Some interesting roles this week...

The Myth of Authenticity

I’ve heard many people say they are sick of this word recently and also sick of people who are sick of this word. I think it’s because we think of this word in the wrong way (and it can be misused!)

It isn’t about being authentic to your happiness but about being authentic to your growth. Many times growth experiences really suck. They do. I’m saying it. Often the more useful, the more they suck. (I didn’t invent the phrase no pain, no gain, people!)

And this is the reason that you don’t see the words ‘personal brand’ anywhere on this website. That phrase connotes the opposite of authenticity—contrivance, fabrication, artifice. This approach has been toxic to self and society and only with more potential to harm in the age of social media. I talk with clients about contribution, bringing out your voice — and most importantly in your style and on platforms that you feel drawn to. Yeah, it can feel like work to get started that’s ok. But if it continues to feel like an energy suck every day, then it’s not for you, at least not right now.

My consigliere (yes, you read that right Godfather fans) always tells me, “Whatever you need to do in any situation, is the best for everyone. Even if they don’t like it.” Even if you think you are supposed to be on Twitter but you don’t want to.

Listen to where you feel drawn to and what you feel curious about—even if no rhyme or reason to it right now. My clients worklives prove that listening adds up to something beautiful—even thought most of them don’t even realize they did that, they just did.

Worklife Transition 101

Recently a client was telling me about a dip in our work together, formalizing her side hustle into a business.

She spoke of parents and friends who responded to her plans. “They don’t seem to believe in me,” she was saying between the lines.

There are a million things on the internet about believing in yourself. But what that inspiration needs to translates into are the actions we take in micro moments one by one.

Whether you are stepping out for the first time, or getting clear on the next jump, here are some things to keep in mind:

Curate your transition tribe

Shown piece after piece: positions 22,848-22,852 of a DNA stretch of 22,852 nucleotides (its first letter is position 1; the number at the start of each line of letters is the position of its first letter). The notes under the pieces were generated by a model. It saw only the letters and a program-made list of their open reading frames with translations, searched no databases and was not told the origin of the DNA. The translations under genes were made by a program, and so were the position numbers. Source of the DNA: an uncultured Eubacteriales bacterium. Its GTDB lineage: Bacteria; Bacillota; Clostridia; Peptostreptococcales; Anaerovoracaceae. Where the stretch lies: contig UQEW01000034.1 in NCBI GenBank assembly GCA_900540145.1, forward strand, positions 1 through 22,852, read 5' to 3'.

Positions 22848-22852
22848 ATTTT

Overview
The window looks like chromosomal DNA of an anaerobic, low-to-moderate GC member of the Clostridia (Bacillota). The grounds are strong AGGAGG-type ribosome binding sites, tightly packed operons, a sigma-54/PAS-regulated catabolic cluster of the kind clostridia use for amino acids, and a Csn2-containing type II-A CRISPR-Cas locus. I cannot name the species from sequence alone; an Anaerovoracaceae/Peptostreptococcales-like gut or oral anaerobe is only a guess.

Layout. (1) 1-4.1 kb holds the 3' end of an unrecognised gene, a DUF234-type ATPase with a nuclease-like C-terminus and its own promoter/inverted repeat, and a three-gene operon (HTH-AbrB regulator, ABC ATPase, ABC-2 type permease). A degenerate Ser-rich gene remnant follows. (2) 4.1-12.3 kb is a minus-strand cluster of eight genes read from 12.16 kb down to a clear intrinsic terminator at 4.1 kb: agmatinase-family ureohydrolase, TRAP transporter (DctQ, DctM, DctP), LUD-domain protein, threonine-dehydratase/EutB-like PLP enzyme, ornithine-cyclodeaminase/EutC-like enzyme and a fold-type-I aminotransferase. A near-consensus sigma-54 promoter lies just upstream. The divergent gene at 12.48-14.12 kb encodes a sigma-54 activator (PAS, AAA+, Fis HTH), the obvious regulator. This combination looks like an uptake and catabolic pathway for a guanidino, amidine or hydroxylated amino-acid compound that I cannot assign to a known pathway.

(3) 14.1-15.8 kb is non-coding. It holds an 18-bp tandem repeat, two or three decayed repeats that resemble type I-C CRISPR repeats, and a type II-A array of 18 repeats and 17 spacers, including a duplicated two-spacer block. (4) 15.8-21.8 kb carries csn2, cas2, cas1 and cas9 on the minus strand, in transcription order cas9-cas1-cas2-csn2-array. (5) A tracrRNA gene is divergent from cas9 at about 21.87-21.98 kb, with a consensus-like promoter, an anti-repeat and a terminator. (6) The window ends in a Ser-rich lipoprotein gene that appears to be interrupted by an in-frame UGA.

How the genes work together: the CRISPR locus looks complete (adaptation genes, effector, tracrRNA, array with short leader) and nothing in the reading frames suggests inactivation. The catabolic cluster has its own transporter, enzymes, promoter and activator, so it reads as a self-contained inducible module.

There will be people you want to support you and they can’t. We have to accept that as it is. Resisting it can tangibly slow us down.

You need one person with whom you can be vulnerable about the fear that arises in taking risks. If that person has experience with risk, all the better, but not necessary—any loving cheerleader will do.

In the areas that aren’t your strengths, have people who are good at those things in your support circle. If they aren’t the most risk tolerant, that can be ok. Take their feedback in context.

Know that risk tolerance is a muscle, not a birthright

It is the act of taking a small risk, stepping into something that you have no idea how you are going to pull off, and some how you do. And then you take a bigger one. And repeat.

Make things concrete

I encouraged my client not to think about dropping her job for her side hustle as a conceptual and scary act. We talked about describing the specific situation she would need to be in: $X monthly, $X in the bank, etc. If someone encourages you to blindly leap into quitting your job to go independent, run the other way.

Know your worst-case scenario

What are the top 3 things you would never want to happen? And what is the absolute worst one? Have a plan for handling that and you will feel lighter. And saying it all aloud, you may realize things you hadn’t for example, “If I quit my job, I know they would take me back,” is one I heard recently.

Start the experiment today

Find the smallest, simplest way possible to get going. You learn so much more by making a mistake than thinking about how to get things right. Make a prototype. Talk to someone. Do something to get more information and put yourself in situations to test how you feel about them.


Don’t believe your fear-based narrative or anyone else’s. Address each concern specifically and practically as needed but don’t let them overshadow your vision. No one else can know the trajectory that your life will shape.

From here on out and ever forward, Henceforth.